Peggy Young, left, and her attorney, Sharon Fast Gustafson, have a shared conviction: No one, they say, should be forced to choose between continuing her job or continuing her pregnancy. (Sammy Dallal/For The Washington Post)

UPS spokesperson Kara Ross said that while the delivery company still maintains it did nothing wrong in Young’s case, UPS has changed its policy and will consider accommodations for pregnant workers with pregnancy-related restrictions on activity. The policy change was announced in October in the company’s brief to the Supreme Court.

“Laws have changed. Regulatory guidance has changed, and that’s all happened very recently,” Ross said. “So we believe it’s appropriate to update our workplace policies as the times change so the company can attract and retain the best workforce that we can.”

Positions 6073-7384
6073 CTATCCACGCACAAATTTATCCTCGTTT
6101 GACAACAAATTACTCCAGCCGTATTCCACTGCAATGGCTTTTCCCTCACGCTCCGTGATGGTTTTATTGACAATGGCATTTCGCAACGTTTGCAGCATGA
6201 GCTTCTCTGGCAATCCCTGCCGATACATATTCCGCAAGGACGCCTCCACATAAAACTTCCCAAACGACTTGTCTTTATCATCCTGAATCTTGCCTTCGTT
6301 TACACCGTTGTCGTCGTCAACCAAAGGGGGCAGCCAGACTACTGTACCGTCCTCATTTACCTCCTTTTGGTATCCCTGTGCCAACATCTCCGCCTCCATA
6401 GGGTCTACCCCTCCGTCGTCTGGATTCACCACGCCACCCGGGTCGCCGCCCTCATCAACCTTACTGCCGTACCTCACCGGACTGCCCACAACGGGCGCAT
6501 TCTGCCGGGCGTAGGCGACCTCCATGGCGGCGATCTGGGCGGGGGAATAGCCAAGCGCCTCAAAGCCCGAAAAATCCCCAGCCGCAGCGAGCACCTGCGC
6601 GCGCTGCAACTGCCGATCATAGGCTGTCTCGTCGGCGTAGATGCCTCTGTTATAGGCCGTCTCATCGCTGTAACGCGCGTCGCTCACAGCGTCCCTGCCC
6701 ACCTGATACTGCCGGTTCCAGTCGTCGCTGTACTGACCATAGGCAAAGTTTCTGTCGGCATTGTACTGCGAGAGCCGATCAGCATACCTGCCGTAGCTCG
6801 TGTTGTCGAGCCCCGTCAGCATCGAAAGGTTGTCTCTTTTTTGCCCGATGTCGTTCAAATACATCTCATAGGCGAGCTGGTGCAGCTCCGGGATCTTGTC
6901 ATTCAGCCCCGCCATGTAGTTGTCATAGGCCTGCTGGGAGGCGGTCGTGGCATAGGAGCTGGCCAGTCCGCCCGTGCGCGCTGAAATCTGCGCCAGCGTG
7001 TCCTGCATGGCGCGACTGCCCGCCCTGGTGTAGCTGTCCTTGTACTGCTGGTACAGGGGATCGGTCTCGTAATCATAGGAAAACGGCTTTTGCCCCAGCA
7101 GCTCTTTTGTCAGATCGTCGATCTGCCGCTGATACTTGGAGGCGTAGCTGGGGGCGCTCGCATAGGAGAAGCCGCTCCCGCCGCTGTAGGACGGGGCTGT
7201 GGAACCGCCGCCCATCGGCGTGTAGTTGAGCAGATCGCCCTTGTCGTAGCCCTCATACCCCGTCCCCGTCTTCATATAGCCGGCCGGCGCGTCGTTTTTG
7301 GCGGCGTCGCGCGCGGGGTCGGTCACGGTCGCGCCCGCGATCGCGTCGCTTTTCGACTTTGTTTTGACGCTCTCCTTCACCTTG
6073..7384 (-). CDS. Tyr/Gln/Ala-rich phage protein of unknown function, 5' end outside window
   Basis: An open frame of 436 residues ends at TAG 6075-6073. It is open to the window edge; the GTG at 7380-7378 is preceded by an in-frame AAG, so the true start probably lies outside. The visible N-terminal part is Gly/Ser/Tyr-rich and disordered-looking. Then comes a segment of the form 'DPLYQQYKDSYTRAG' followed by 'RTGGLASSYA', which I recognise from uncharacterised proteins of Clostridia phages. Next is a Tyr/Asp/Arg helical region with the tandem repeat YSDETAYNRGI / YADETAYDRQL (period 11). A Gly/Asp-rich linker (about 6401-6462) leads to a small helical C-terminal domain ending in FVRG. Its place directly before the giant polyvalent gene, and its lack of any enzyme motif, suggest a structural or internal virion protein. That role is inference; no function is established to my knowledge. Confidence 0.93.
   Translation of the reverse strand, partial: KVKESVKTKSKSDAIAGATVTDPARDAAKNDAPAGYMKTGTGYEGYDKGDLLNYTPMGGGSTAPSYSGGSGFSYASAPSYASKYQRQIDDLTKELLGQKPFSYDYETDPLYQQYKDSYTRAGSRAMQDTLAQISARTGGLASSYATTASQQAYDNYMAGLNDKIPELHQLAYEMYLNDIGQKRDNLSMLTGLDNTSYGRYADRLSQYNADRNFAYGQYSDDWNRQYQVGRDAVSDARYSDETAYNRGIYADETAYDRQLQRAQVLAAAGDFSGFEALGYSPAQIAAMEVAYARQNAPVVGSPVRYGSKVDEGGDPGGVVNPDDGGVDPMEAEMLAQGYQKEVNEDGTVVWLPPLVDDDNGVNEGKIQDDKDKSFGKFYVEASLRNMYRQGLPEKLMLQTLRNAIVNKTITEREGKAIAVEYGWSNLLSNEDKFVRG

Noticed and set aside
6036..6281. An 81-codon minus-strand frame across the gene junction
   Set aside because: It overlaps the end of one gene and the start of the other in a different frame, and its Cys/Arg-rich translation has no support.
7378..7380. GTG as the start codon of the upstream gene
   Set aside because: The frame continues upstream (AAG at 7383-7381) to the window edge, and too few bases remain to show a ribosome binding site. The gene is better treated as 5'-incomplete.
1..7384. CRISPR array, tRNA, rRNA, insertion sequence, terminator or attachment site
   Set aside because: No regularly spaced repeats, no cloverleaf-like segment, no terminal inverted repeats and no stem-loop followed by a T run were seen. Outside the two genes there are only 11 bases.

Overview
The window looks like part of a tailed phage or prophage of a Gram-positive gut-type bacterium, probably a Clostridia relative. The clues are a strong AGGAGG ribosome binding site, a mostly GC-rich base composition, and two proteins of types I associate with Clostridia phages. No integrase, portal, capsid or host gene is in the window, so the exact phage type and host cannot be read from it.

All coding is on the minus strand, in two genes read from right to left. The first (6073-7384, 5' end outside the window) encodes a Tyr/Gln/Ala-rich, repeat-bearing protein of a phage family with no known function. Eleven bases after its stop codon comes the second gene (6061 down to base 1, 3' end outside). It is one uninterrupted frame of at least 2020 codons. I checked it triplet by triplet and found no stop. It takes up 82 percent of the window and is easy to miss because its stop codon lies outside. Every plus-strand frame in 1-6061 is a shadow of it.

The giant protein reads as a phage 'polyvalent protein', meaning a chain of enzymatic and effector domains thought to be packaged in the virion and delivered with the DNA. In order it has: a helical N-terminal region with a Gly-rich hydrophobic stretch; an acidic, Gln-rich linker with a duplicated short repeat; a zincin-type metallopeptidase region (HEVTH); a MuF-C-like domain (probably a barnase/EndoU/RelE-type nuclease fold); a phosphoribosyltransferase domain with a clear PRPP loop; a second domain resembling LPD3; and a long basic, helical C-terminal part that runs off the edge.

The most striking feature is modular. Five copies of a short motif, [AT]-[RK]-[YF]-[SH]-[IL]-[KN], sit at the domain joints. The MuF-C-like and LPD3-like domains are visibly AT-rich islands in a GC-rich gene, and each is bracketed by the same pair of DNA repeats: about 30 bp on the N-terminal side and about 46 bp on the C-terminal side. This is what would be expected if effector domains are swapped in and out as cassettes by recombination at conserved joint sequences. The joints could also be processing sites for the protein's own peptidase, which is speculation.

Young, one of the fewer than 10 percent of drivers in UPS’s Capital Division who are women, said in the suit that she delivered letters and rarely lifted anything heavier than envelopes. Further, she said that UPS had granted work accommodations to drivers with drunken driving convictions or who had been involved in accidents or taken off the road for disciplinary reasons.

The case, which has the potential to affect millions of women, exemplifies how much the workforce and mothers’ roles have changed in recent decades, and how far many workplaces lag behind.